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Gigabyte AB350-Gaming Review

Gigabyte's AB350-Gaming motherboard is aimed at those building a rig on the super-cheap. We take a look at its gaming credentials.


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The Gigabyte AB350-Gaming offers decent gaming performance, but it's underwhelming in all other areas. Only worth a look if you're building a gaming system on a tight budget.


  • Very cheap
  • Solid gaming performance
  • Sufficient features for a versatile, basic build


  • Poor application performance
  • Dual graphics not realistic
  • Older chipset

Key Specifications

  • Review Price: £83
  • ATX form factor
  • AMD B350 chipset
  • AMD AM4 socket
  • 4 x 3200MHz DDR4, maximum 64GB
  • 2 x PCI-E x16, 3 x PCI-E x1
  • 6 x USB 3.1, 2 x USB 2.0, 1 x PS/2, 1 x Gigabit Ethernet, 3 x audio
  • 1 x M.2, 6 x SATA 3

What is the Gigabyte AB350-Gaming?

The Gigabyte AB350-Gaming is the second-cheapest board in our recent AMD AM4 motherboard test group, and its £83 price means it’s only £8 pricier than the MSI B350 PC Mate.

That puts these two budget boards on a collision course. The Gigabyte product takes aim at gaming, while its rival MSI is an all-rounder – but can either succeed on such a tiny budget?

Related: Best motherboard 2018

Gigabyte AB350-Gaming

Gigabyte AB350-Gaming – Design and features

The Gigabyte’s specification is understandably cut back, but the hardware on offer here is still good enough to build a powerful mainstream rig for work or play.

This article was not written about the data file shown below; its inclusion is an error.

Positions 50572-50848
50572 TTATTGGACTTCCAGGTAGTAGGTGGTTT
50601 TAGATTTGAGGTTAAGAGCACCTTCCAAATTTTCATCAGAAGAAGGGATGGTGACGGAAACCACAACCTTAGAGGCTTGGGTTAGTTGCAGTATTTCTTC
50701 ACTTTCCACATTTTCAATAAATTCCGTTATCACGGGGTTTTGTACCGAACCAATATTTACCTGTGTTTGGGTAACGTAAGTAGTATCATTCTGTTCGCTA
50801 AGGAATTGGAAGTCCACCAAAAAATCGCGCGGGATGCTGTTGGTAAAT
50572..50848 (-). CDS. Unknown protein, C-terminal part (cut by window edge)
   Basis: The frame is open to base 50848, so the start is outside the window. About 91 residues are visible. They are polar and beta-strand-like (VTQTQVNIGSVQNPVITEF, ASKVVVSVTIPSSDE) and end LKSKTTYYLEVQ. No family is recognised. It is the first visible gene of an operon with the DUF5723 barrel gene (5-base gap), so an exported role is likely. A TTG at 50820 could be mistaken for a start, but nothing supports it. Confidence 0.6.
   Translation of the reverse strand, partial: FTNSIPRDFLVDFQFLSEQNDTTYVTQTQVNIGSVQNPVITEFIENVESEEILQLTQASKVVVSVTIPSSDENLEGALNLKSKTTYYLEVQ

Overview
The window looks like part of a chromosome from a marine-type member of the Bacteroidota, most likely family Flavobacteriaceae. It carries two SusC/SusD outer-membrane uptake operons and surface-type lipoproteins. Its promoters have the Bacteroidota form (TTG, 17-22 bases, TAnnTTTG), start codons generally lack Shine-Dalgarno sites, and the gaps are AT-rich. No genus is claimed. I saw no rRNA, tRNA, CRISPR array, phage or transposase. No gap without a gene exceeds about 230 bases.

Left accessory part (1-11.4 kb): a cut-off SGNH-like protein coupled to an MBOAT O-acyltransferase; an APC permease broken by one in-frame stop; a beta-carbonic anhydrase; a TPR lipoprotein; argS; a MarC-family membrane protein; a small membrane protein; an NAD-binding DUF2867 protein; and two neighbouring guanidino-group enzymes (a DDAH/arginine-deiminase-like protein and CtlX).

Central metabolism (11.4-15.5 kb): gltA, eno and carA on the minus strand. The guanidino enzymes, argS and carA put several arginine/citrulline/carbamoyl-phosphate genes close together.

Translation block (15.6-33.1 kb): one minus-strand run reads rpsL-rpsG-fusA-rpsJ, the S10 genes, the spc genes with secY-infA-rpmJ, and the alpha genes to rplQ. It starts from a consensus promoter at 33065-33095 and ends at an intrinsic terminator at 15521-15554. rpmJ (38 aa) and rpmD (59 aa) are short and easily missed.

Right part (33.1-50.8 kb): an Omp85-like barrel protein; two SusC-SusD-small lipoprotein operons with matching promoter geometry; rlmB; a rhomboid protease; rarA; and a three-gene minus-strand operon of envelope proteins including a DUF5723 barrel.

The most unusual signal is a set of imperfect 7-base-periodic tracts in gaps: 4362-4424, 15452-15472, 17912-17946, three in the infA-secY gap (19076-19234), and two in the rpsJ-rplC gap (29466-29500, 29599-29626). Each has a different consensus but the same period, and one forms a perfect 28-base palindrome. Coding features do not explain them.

Alongside the Ryzen 2-ready AM4 socket, you get four memory slots that can handle 64GB of DDR4 clocked to 3200MHz. That memory speed is slower than every other mainstream board – they tend to run at 3466MHz or 3600MHz on the AMD side of the fence – but it’s still entirely adequate for mainstream machines where RAM never tends to go above that pace.

The Gigabyte supports AMD CrossFire rather than Nvidia SLI, but its dual-graphics abilities are a moot point: the top PCI-E x16 slot runs at its full speed, but the second slot runs at just x4 speed, which isn’t fast enough to support a second graphics card.

Still, that second PCI-E x16 slot does have the bandwidth for other expansion cards, and the Gigabyte does serve up a trio of PCI-E x16 sockets for other hardware additions.

The Gigabyte’s sole M.2 connector offers up the full bandwidth of its NVMe connection – so no M.2 SSDs will be bottlenecked – and the Gigabyte has six SATA ports, although only two of them are handily installed perpendicular to the board.

Gigabyte AB350-Gaming

The MSI B350 PC Mate offers similar memory support and it has one full-speed M.2 connector. However, it’s also similarly hampered by a second PCI-E slot that only runs at x4 speed.

The Gigabyte board relies on an older AMD chipset, just like the MSI. The B350 chipset included in the Gigabyte has been replaced by B450, but there aren’t many practical differences. The B350 chipset doesn’t technically support AMD CrossFire, but Gigabyte has added that itself.

Elsewhere, the B350 doesn’t support AMD StoreMI – a smart SSD caching technology. However, most people won’t be using that feature; and in every other respect the two chipsets are identical.

The rest of the Gigabyte’s specification is fine, but basic. There’s only one internal USB 3.1 connector, and there are only four fan connectors rather than the five or six included on pricier products.

There’s basic Gigabit Ethernet, and a Realtek ALC887 audio chipset, which is fine for most tasks, but a step behind the ALC1220 or S1220 included on more expensive motherboards. MSI’s board goes one step better, at least, with Realtek ALC892.